These 14 Crazy Laws In Hawaii Will Leave You Scratching Your Head In Wonder

In America, we like to think that laws are created for a reason — but sometimes there are laws that simply make no sense. While the beautiful Aloha State, along with the rest of the country, has several laws that were created with the utmost concern for public safety in mind, there are a few laws that are so obscure that not many people seem to know about them — even police officers. From outlawing activities that should be simple common sense to avoid, to laws that are clearly never enforced, these 14 laws in Hawaii will leave you scratching your head.

As this list obviously showcases, the Hawaiian Islands sure do have some interesting laws… which of these laws in Hawaii do you think is the most bizarre? Sound off in the comments below, then click here to read about 21 Hawaiian laws that will leave you scratching your head in confusion.

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The OIYS Visitor Center

Hawaii Laws

August 03, 2020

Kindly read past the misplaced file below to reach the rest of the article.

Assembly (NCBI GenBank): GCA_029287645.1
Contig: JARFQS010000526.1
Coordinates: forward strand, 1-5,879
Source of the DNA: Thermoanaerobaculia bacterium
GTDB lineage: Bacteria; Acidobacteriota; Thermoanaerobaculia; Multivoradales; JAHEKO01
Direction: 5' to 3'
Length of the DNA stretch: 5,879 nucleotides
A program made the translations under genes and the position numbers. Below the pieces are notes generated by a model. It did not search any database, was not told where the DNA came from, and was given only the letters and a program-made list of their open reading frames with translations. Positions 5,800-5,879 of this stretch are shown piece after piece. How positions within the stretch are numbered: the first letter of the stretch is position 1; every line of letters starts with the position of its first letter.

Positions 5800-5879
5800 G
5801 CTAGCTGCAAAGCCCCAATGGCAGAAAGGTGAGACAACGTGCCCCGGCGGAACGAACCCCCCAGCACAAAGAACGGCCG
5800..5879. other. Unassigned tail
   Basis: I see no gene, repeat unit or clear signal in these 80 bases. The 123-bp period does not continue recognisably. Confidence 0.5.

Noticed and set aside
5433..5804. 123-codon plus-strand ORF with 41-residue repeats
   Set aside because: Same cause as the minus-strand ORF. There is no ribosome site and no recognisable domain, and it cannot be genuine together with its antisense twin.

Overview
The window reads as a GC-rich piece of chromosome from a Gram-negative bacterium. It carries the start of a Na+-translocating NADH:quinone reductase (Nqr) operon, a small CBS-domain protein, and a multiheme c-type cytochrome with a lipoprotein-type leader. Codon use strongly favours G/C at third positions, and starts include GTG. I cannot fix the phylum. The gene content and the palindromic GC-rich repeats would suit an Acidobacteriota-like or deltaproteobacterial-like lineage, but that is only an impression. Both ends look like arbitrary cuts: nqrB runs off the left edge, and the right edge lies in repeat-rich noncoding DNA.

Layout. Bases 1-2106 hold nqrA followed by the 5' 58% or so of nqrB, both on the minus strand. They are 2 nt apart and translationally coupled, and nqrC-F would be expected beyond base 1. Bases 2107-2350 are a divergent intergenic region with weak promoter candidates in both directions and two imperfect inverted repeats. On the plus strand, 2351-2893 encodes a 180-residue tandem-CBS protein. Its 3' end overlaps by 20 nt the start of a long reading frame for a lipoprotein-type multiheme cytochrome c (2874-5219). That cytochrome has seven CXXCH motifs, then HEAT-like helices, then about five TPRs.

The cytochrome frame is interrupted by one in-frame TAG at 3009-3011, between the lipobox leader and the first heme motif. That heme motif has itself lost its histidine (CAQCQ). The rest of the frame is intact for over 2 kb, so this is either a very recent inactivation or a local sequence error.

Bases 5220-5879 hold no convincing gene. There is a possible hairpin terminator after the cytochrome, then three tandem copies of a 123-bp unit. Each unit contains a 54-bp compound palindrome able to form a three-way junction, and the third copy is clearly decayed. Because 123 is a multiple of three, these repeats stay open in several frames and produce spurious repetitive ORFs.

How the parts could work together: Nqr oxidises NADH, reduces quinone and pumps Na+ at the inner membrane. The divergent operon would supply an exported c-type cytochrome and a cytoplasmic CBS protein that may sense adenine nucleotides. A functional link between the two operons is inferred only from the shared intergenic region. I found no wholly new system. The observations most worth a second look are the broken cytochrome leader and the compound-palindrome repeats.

What things are illegal in Hawaii?

In addition to the outlaw of billboards, there are several things that are just plain illegal here in Hawaii, including annoying birds in public parks in the city of Honolulu, having more than one alcoholic beverage in front of you at any given time, and feeding sharks. Click here to read about some other crazy Hawaiian laws.

What places in Hawaii are illegal to visit?

The most famous illegal destination that comes to mind is the Stairway to Heaven, a rickety, old staircase that leads 3,922 steps up the side of a mountain to the now-abandoned Haiku Radio Station. Other illegal places to visit include this waterslide hiding in the heart of the Hawaiian jungle and these nine off-limits places.

What are some of Hawaii’s most recently enacted laws?

The Aloha State has several unique laws, but there are two recent laws that everyone who visits the Hawaiian Islands should know about. In 2017, a law was passed that prohibits pedestrians from texting — or looking at their phones at all — while crossing the streets of Honolulu. Honolulu was the first major American city to put this law into effect, though the town of Fort Lee, New Jersey banned texting and walking five years ago. Another law, passed in 2019, cracks down on vacation rentals on the island of Oahu, so be sure to make sure that Airbnb is legal before booking!

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